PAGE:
Guest Post: Appreciate Your Kids’ Teachers

One of our readers, Jen Strange, emailed me through the complaint form (I love that thing!!) and asked me if I would post this. I am absolutely glad to, it is a wonderful post.


This morning my son and I walked into his school and met his 3rd grade teacher.  As I reflected on his 4th year in public school, I wrote a blog entry for my friends to read, at first thinking only about school supplies and teacher gifts.  Then I wanted to share it further.  So here I am.

This school year, your child’s elementary school teacher will spend more time a day/week/month with your child than anyone in the world but you.  (And depending on your schedule, possibly you, too.)  They are a huge influence and part of your child’s life.  Why NOT take some time here and there to let them know you appreciate their hard work, their care for your child, their patience as they deal with dozens of children day in and day out?
Yes, it’s a job and they get paid for the job – but my experience with teachers is that they work much harder than their pay entails, it’s emotionally taxing, and they truly have a heart for the students in their class. A good relationship with your child’s teacher is just as important as sitting down together to do homework or making sure he takes time for reading every day.

Teachers are very often left buying school supplies for their classrooms with their own money.  People, your kid goes to public school for free (i.e. you are not paying tuition each month.)  The LEAST you can do is contribute to the running of the classroom.  Buy not only every school supply on the list (I buy multiples when the deals are good – a few extra boxes of 25 cent crayons aren’t going to kill my budget), but also buy as many wish list items as you can.  Look at the dollar bin at Michael’s or Target and grab some cute pads of paper (teachers are forever writing notes.  Grab some good pens while you’re at it to send.)  Send in an occasional Starbucks giftcard, just because.  Ask the teacher from time to time if there’s anything she needs for the class, and then get it for her!  My best friend often sends in a Target giftcard with a note to use it for any supply needs. You don’t have to bankroll the classroom, but there are little things here and there that can really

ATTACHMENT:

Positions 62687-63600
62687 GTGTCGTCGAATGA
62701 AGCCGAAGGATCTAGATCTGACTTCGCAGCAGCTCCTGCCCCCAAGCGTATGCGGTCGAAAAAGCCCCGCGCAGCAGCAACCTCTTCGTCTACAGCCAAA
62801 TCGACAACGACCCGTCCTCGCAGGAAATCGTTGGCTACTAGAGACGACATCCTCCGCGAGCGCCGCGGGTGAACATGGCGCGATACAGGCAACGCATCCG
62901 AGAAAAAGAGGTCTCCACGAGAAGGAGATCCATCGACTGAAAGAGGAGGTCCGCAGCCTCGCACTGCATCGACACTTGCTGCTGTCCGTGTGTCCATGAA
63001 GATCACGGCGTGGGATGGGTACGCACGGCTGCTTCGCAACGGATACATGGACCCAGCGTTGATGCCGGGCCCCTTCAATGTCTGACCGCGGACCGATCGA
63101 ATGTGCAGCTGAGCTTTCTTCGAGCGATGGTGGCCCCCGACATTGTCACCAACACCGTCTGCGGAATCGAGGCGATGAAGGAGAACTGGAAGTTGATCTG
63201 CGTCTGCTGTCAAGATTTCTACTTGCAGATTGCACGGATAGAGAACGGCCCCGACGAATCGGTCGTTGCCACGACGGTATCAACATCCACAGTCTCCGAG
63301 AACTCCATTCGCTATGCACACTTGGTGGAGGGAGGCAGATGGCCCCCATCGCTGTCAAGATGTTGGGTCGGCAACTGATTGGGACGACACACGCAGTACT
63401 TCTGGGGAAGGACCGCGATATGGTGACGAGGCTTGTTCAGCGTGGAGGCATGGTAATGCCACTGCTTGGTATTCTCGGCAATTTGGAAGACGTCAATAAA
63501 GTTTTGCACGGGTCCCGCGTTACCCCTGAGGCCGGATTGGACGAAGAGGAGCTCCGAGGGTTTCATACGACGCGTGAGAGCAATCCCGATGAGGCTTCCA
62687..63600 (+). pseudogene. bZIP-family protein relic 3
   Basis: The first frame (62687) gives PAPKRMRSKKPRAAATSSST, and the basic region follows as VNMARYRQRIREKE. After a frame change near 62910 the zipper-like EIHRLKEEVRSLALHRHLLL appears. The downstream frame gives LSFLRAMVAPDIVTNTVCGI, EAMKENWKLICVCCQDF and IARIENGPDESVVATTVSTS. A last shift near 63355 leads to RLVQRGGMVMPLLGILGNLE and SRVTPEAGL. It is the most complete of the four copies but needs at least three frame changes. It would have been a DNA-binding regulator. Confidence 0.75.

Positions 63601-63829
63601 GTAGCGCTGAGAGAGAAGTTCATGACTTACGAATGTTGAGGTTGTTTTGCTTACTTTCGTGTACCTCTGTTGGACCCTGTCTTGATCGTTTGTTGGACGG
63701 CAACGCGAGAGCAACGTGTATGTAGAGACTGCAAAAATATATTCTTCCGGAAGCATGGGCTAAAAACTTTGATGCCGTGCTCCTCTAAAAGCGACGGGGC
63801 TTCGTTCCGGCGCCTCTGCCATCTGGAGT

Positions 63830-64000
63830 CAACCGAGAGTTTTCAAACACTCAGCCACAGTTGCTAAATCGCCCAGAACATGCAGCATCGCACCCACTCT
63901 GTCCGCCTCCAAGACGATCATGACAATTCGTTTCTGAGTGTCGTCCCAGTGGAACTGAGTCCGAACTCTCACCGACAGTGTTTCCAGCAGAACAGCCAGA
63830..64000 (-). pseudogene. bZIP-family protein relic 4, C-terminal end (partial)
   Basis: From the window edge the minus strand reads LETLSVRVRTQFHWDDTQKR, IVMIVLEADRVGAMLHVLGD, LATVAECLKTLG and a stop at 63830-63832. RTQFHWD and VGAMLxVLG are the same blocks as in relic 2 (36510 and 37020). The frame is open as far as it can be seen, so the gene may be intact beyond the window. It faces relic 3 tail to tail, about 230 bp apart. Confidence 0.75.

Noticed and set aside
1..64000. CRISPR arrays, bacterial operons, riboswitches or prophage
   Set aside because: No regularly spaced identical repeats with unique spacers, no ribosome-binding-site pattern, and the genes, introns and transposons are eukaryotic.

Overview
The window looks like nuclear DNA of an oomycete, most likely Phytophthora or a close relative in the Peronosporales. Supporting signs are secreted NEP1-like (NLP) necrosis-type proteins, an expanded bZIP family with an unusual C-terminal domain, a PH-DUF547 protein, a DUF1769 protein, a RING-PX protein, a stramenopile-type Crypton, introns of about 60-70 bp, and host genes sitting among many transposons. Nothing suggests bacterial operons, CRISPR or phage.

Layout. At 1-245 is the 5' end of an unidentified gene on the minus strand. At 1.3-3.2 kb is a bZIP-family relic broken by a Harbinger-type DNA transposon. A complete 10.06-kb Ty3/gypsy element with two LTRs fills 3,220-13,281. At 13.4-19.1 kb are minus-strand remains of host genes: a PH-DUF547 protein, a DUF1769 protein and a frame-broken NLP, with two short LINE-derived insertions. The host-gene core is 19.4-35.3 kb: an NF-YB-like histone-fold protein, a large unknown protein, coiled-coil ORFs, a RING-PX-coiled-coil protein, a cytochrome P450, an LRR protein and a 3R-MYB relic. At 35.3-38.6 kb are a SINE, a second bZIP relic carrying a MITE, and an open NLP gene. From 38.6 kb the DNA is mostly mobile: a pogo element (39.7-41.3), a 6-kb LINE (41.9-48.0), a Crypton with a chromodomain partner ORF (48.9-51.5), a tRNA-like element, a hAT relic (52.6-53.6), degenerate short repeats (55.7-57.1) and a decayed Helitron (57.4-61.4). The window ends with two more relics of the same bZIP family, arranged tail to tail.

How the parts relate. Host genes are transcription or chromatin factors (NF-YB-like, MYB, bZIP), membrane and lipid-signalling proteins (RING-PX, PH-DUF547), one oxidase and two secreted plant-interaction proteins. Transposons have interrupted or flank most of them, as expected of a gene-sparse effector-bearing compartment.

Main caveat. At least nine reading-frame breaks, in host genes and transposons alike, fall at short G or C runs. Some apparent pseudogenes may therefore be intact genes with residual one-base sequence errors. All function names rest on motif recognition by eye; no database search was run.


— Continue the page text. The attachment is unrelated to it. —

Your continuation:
When the teacher does something great, send the principal an email and let him know!  Last year the principal told me in response to such an email that he almost never gets good news emails, only complaints.  It takes 30 seconds to shoot off that email.  Just do it.  If there is an issue with your child, talk calmly with the teacher about it to try to figure out what happened – never start with accusation, as much as you want to defend your child.  Explain that you want to understand what happened.  Don’t escalate to the principal until you have at least spoken to the teacher.

Stop for a second and assess your attitude toward teachers.  They are not just a necessary evil.  They are not indentured servants.  They are not teaching because they can’t do anything else (do you know how competitive it is to GET a teaching job?  Even harder to KEEP.)  Your child’s teacher is your PARTNER in working with you to ensure that your child grows into his full potential.  You want your child to enjoy school, learn as much as possible, and grow into an amazing adult.  Respect the person who is helping you in that endeavor.

Have a great school year, friends.

Jen Strange

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